SoM day 5 — 3m, 44:46 (14:53, 114)

A guy was in lane 1 today wearing a shirt from this year’s Pat’s Run, the local 4.2 mile race to honor the memory of former Arizona State and Cardinals football player Pat Tillman. I thought this was fitting, given the controversy swirling around Nike’s new Just Do It campaign.

A lot of folks are saying it should be Tillman’s face rather than Kap’s for the 30th anniversary ad. And I guess I understand where they’re coming from, even though Tillman’s wife said last year that her husband’s service “should never be politicized in a way that divides us.”

But honoring Tillman’s sacrifice doesn’t address the problem, which is that a large number of Americans feel they are being discriminated against unfairly, sometimes fatally, and feel the desperate need to do something about it, to call attention to it, to demand change. If they are fortunate enough to be on a national and world stage to do it, then they feel it’s their responsibility, following the tradition of Muhammad Ali, Tommie Smith, John Carlos and others over the years.

Maybe this is just a genius marketing campaign by Nike to cash in on the controversy. Or maybe they really do care. They  might lose some money, but I doubt it. Their brand is too strong. Folks will squawk for a few weeks and then go back to their Air Jordans and Tiger Woods golf shirts. People have short memories. For each person burning $200 shoes they already paid for, someone else who has no interest in sports apparel is buying a pair of shoes just to show their support. It all balances out.

But if you take the time to read Colin Kaepernick’s story, you’ll find he’s the real deal, a guy willing to quietly sacrifice for something he believes in.

Tillman’s college teammate Jeremy Staat weighed in today. “Pat was not a conservative Republican, he did not believe in the Iraq War, he was not a Christian, and with the government and military handling of his death and the lies that followed I do believe that Pat would value the players’ protest against police brutality and inequality,” he said.

In the words of the prophet Vonnegut, so it goes.

The memory of Tillman was alive and well in Lane 1 today at the track. Kap and I held down Lane 9. There’s room for both on the track, and in the world.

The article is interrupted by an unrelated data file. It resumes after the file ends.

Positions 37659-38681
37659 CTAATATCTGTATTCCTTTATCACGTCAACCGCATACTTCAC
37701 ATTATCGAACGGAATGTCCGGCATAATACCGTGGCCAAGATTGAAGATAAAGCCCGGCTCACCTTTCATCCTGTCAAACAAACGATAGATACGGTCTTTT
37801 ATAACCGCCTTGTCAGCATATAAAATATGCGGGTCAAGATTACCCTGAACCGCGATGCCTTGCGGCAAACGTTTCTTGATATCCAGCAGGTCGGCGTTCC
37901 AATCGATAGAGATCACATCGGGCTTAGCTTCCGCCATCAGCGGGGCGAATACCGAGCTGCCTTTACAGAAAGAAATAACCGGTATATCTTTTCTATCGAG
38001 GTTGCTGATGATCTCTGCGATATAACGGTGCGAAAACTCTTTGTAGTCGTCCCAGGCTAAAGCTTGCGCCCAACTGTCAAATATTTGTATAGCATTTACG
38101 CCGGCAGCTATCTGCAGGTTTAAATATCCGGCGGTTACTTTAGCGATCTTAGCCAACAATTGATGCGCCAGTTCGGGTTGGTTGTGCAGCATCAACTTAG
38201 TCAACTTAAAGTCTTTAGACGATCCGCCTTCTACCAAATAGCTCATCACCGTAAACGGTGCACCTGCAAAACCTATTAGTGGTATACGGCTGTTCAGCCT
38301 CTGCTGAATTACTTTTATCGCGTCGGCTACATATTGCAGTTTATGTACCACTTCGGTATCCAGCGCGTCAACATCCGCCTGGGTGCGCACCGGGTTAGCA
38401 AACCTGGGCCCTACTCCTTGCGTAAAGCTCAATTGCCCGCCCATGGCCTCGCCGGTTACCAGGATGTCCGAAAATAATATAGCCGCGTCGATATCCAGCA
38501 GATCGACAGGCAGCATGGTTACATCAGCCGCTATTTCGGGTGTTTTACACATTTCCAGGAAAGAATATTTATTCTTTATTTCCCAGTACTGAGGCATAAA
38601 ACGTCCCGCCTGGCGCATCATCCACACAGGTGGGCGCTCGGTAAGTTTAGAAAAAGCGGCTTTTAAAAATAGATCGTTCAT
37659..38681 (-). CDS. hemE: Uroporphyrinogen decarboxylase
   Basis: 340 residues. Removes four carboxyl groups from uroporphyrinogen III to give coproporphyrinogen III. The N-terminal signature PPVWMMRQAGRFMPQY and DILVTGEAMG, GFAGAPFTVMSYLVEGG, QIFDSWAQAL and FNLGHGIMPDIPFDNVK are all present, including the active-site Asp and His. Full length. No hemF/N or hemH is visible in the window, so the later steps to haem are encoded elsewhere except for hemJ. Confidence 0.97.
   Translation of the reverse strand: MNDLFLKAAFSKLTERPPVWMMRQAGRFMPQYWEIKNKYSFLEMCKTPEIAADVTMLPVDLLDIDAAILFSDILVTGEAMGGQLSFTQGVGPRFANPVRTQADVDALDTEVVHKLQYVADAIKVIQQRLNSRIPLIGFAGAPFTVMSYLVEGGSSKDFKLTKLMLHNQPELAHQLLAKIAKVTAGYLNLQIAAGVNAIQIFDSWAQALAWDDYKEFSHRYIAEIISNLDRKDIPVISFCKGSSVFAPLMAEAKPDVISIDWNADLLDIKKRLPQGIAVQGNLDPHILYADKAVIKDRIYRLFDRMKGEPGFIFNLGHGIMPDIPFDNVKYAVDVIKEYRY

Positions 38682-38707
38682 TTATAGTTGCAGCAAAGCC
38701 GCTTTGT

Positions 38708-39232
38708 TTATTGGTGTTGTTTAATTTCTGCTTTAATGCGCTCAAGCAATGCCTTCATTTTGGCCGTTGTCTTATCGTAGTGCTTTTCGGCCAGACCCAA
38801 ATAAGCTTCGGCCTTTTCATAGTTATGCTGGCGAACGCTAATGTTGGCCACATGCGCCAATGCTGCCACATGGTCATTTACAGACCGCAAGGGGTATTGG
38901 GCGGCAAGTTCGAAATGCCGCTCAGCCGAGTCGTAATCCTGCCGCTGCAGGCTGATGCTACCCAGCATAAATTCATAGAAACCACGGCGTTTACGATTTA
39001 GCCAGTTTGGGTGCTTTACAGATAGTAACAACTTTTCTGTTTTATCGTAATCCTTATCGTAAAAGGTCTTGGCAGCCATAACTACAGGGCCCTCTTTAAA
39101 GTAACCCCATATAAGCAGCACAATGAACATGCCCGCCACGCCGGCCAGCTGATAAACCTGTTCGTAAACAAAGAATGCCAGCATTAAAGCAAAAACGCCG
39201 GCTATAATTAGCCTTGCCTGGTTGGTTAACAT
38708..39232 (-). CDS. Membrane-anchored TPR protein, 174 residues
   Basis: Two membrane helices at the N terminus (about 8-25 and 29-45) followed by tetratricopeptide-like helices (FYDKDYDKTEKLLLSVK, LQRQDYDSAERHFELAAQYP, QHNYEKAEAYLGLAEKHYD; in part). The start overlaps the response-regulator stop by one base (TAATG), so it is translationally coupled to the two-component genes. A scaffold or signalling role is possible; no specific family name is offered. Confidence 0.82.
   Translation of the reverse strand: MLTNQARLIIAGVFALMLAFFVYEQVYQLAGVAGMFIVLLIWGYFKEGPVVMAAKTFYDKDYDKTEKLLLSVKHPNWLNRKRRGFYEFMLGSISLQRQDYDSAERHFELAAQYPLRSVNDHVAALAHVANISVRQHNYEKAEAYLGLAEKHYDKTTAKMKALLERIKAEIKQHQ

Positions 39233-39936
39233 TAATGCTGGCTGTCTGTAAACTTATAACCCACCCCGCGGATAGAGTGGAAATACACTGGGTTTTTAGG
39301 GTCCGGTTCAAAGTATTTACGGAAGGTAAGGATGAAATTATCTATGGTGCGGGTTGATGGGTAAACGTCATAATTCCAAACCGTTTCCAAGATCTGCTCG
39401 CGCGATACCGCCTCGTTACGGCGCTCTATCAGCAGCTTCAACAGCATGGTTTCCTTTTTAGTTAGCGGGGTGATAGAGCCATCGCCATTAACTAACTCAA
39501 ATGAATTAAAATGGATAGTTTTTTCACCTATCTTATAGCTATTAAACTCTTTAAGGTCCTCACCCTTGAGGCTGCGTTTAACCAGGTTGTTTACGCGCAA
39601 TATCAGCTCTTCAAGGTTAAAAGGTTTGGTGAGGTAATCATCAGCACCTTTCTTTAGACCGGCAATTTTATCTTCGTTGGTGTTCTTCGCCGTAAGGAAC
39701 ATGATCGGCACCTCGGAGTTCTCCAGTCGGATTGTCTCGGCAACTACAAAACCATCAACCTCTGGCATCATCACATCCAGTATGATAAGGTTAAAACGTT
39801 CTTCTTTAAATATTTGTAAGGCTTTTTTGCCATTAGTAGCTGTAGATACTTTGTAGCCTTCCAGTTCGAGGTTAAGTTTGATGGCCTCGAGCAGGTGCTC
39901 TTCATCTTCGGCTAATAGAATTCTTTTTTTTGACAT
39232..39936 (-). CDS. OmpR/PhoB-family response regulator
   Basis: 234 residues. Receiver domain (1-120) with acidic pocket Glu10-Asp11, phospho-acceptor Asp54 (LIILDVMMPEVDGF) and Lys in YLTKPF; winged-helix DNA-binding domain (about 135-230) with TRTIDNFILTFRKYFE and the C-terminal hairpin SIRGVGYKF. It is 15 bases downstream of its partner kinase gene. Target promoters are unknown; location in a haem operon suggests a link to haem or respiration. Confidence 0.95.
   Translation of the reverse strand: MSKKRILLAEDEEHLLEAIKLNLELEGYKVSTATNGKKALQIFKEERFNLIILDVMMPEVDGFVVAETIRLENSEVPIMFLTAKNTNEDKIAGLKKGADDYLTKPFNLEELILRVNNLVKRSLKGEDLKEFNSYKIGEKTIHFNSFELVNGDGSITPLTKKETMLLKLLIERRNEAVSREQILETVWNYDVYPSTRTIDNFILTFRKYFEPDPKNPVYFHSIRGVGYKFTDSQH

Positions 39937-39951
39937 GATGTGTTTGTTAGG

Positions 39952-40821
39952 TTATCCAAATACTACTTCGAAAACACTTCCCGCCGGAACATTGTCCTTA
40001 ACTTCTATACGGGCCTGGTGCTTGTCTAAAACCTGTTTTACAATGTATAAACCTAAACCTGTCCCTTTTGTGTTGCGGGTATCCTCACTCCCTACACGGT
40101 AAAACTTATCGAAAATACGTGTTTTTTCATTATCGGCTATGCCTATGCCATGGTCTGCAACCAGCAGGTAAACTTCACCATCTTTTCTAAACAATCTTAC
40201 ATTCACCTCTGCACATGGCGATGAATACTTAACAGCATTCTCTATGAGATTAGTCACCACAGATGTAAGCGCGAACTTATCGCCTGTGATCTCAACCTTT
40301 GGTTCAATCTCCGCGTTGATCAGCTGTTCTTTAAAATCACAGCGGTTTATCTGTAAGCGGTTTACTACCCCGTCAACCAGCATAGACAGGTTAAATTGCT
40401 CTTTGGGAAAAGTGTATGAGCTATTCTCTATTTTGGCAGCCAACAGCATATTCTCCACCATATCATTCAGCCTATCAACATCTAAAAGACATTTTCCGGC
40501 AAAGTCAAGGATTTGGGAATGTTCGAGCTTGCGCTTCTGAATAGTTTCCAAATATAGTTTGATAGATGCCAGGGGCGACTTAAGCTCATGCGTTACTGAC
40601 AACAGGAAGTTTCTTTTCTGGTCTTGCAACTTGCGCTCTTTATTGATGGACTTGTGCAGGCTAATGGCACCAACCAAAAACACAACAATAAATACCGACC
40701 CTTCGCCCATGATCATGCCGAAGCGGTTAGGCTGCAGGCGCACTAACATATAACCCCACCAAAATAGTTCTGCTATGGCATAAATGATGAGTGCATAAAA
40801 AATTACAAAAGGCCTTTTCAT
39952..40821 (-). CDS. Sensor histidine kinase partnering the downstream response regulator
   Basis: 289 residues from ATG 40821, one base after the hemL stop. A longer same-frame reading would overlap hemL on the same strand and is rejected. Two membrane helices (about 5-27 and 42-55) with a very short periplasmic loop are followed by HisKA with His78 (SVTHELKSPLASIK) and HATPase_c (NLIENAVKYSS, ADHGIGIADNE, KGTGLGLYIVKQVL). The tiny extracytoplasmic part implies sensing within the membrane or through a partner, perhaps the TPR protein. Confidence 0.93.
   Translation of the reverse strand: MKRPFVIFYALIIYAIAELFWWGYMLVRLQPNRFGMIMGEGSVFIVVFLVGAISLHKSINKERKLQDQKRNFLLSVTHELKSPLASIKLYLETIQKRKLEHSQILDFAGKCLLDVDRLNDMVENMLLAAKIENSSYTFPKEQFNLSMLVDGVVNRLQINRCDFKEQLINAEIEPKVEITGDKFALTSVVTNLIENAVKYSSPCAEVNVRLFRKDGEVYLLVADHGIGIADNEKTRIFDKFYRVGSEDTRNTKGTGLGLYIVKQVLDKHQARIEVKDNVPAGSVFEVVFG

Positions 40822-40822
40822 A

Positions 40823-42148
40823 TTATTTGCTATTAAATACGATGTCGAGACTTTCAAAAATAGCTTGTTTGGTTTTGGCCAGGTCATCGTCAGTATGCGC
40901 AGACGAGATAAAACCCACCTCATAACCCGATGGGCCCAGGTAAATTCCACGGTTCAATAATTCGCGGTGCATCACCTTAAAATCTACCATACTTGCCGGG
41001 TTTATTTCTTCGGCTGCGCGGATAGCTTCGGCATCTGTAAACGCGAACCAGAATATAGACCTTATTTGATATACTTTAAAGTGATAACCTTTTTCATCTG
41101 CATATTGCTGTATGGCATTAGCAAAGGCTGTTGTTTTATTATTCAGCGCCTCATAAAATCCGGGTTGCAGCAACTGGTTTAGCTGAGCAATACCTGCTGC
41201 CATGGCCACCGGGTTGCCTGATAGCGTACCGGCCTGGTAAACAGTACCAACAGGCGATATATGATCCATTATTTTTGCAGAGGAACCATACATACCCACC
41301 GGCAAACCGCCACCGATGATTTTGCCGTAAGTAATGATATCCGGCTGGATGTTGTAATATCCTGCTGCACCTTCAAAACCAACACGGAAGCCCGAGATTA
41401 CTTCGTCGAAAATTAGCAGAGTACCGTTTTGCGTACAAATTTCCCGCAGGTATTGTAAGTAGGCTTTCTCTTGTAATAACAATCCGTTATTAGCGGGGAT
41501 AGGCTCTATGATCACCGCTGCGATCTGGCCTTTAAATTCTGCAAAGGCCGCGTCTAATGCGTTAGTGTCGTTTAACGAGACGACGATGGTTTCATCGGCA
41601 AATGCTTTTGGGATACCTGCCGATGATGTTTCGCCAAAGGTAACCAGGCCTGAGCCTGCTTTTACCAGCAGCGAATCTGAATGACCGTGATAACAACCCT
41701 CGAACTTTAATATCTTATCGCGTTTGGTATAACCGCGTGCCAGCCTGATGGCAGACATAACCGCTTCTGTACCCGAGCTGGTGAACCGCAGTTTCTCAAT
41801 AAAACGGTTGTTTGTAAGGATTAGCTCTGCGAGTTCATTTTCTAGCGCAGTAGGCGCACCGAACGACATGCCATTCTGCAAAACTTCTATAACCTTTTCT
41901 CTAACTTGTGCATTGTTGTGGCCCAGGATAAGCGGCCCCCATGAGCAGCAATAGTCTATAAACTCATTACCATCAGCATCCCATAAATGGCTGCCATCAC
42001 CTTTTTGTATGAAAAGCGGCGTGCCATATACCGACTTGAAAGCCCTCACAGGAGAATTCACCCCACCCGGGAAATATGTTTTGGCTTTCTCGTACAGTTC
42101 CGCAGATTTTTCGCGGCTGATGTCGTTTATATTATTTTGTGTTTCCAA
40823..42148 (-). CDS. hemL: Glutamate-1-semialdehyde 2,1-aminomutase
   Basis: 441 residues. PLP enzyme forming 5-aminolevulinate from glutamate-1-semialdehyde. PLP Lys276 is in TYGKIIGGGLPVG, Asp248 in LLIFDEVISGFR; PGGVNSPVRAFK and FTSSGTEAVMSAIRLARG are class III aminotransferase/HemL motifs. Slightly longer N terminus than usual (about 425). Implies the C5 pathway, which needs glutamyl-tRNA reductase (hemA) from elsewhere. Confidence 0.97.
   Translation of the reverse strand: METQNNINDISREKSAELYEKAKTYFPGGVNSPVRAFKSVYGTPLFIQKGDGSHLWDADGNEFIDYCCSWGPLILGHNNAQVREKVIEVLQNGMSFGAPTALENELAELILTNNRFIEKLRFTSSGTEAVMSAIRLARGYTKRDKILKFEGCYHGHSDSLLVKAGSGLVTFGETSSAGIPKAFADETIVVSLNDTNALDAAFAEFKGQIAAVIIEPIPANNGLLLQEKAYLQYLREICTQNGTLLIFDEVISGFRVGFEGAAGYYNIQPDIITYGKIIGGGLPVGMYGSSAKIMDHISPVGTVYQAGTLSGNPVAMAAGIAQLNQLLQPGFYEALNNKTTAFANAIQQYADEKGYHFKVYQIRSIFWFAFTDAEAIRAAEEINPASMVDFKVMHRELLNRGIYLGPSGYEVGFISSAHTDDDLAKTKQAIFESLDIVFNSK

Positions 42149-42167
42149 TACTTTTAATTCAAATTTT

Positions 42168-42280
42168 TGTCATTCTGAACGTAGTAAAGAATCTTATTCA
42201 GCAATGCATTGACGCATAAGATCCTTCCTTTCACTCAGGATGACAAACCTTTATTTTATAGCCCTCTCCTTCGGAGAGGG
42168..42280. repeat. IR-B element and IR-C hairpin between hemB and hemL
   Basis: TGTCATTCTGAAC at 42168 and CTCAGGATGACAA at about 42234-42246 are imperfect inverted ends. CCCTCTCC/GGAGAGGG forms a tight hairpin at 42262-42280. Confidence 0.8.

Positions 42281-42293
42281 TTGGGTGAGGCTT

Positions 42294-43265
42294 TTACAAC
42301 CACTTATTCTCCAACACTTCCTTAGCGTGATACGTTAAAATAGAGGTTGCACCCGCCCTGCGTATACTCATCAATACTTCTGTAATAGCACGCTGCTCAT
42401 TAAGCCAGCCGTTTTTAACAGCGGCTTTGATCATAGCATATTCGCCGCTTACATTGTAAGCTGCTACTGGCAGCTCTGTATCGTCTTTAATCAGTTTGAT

The important thing is to believe in something. Just do it.

SoM Day 5
track, 6 pm, 97
44:46 (14:53, 114)
14:16, 14:57, 14:55
145, 0.74, 2.6, v35

About gary

no sock monkeys were harmed in the making of this blog.
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3 Responses to SoM day 5 — 3m, 44:46 (14:53, 114)

  1. Dorothea says:

    I learned something. Didn’t even follow the ad controversy, but I can see both sides. Thanks for making me aware of this.

    In having had more time to think about it though, that this might just be a “genius marketing campaign by Nike to cash in on the controversy” makes more sense. maybe they do care, a little, but in the end, the meetings are going to be about the profit they’ve made, not the difference they can make.

    However, in the final analysis, the choice to support social justice in the US versus a choice to leave sports for the armed forces to defend the US does say something about the social and political climate, and while I do have problems with Nike, I do support the choice.

    (also, I’m glad SoM is going strong)


  2. gary says:

    mo said i need to keep this joint for dull daily stuff and use margarine for Great Thoughts. And it occurred to me that I pretty much never have great thoughts. So here we are.

    Liked by 1 person

  3. Dorothea says:

    I think you do. I also think Mo gave you good advice.


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